Home to the Adrian Smith classic “Wasted Years” and the anthemic “Heaven Can Wait”, a whiff of ‘filler’ rears it’s stinky head on the ironically forgettable “Deja Vu” but that aside, Somewhere In Time was another unmitigated success for the UK’s greatest band of the 80’s!
13. Onslaught – The Force
The first band to truly raise hell in the name of British thrash, Onslaught turned heads with the The Force – was there ever a more appropriate album title – and their forceful and vitriolic sound hit like a ten ton hammer; thrashing harder than most and with as much conviction as the likes of Dark Angel and early Slayer.
Still considered a thrash classic, The Force is probably the most convincing thrash album ever recorded by a British band. Capable of ripping your head clean off, Onslaught were a powerhouse who unleashed a multitude of sinister, stabbing riffs without even breaking a sweat.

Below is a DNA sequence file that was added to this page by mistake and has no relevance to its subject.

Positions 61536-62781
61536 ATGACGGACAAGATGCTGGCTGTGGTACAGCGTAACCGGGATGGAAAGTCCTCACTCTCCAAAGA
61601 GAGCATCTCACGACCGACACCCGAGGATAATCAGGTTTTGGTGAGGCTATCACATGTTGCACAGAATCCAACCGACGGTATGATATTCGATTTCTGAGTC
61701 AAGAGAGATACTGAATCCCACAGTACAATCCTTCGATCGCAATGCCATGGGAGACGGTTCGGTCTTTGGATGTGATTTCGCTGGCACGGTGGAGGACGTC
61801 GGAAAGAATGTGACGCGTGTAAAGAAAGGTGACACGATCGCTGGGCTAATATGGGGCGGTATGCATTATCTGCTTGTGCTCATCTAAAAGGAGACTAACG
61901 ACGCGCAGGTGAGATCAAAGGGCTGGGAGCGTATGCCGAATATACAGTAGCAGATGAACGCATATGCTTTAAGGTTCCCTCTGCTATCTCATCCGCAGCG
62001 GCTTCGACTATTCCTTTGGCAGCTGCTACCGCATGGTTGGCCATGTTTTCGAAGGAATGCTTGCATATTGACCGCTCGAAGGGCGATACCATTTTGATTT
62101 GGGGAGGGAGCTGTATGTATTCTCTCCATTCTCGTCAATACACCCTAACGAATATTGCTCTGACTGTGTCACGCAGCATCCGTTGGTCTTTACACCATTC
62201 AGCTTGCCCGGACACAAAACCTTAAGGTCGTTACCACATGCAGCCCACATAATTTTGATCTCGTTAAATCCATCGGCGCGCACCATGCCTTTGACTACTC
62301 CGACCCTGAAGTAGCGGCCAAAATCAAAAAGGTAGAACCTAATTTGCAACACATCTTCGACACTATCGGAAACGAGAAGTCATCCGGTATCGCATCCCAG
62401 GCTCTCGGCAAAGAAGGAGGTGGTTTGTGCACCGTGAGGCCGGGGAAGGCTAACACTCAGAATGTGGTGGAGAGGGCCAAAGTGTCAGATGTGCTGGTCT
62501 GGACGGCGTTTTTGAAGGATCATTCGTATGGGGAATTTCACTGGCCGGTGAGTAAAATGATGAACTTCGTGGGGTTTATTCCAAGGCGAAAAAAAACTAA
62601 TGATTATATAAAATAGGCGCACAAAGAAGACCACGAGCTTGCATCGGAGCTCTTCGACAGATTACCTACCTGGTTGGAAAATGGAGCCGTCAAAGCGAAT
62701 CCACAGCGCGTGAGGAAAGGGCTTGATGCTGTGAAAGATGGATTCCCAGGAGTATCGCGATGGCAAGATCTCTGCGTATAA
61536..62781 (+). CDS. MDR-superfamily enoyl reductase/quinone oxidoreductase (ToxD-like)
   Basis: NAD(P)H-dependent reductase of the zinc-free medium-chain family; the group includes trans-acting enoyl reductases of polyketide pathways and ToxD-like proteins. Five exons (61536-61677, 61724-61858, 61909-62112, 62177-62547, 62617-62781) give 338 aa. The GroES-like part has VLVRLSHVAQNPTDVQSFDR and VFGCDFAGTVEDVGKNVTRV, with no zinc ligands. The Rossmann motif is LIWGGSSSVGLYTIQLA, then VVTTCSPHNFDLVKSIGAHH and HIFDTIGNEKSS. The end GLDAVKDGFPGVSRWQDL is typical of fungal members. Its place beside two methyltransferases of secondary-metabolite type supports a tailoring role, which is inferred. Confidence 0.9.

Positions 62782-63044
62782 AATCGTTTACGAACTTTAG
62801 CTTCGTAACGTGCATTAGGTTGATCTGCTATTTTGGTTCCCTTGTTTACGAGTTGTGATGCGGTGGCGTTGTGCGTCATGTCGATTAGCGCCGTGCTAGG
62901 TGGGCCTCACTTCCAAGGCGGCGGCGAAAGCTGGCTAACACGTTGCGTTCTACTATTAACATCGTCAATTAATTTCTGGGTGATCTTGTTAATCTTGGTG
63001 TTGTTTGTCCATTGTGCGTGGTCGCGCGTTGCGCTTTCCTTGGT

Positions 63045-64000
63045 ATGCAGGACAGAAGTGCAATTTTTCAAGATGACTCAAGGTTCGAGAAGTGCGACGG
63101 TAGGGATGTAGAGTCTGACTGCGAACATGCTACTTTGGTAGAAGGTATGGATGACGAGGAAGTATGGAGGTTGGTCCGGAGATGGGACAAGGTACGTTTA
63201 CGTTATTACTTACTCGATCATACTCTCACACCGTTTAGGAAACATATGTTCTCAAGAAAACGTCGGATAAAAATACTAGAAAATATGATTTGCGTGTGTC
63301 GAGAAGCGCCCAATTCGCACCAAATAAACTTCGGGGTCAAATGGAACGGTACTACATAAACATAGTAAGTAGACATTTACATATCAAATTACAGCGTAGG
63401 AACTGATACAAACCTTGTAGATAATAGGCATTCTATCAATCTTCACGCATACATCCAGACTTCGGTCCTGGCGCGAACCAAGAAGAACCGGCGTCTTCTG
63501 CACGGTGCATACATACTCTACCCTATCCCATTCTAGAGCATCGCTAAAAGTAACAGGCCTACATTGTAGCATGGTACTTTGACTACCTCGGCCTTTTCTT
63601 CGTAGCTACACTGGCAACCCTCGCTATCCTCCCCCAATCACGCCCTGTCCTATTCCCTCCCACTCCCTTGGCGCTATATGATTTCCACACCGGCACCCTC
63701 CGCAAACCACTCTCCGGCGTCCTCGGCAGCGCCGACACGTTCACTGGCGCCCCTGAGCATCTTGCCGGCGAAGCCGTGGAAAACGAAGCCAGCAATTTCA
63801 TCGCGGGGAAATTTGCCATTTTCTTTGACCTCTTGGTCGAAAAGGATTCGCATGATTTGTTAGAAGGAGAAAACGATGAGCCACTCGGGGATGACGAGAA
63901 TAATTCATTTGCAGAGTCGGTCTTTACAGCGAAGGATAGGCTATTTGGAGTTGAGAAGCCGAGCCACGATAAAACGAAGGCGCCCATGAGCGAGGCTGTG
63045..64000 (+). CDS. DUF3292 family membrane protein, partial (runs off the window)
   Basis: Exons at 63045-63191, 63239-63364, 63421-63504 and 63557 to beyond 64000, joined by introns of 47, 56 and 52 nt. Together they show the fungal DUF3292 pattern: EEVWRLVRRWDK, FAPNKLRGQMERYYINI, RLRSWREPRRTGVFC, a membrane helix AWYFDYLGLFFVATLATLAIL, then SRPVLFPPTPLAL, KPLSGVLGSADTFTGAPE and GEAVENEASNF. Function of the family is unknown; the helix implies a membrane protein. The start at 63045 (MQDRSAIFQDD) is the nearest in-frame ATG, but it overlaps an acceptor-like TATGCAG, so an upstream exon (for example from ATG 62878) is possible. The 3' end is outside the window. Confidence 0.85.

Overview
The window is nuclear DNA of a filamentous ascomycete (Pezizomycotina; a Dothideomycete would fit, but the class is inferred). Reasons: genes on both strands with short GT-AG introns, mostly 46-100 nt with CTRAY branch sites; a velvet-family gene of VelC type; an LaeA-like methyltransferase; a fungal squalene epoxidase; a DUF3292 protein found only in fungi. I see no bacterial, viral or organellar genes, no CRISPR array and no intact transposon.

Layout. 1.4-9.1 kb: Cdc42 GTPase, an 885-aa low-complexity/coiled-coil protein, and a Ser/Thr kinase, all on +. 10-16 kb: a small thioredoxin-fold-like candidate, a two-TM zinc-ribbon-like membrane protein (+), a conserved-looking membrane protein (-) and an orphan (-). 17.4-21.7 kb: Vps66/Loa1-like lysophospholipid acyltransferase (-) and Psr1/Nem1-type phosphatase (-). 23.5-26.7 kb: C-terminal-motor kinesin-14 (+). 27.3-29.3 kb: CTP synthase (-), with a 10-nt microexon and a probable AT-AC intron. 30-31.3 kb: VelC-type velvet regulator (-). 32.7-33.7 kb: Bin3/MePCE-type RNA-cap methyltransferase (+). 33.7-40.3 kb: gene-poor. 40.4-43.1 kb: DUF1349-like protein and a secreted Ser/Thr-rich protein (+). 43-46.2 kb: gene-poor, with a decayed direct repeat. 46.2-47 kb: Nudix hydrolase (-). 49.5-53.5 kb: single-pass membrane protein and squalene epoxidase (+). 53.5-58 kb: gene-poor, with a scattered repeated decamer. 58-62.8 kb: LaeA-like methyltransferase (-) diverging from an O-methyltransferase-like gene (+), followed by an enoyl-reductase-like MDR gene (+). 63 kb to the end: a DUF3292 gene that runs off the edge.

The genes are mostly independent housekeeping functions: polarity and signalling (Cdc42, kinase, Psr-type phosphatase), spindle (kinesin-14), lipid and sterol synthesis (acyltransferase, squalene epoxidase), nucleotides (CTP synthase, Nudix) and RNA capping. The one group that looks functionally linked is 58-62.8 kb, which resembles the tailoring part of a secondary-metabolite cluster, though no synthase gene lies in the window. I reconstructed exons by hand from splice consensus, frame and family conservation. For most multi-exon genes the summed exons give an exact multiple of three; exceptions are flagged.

“Let There Be Death“, “Flame Of The Antichrist” and “Metal Forces”, were all instant classics; brutal, utterly devoid of mercy and terrifyingly demonic. A UK thrash classic and no mistake.
12. Possessed – Beyond The Gates
Perfectly melding early-doors death metal with thrash, Beyond The Gates had the unenviable task of following the extreme metal masterpiece that was Seven Churches and while production woes robbed it of impact, the talent and progression of Possessed was still immediately apparent.
Often criticised for embracing a more commercial style – although Beyond The Gates can hardly be considered mainstream by any means – Possessed did fine-tune their sound resulting in some hit and miss tracks but the ‘hits’ were massive!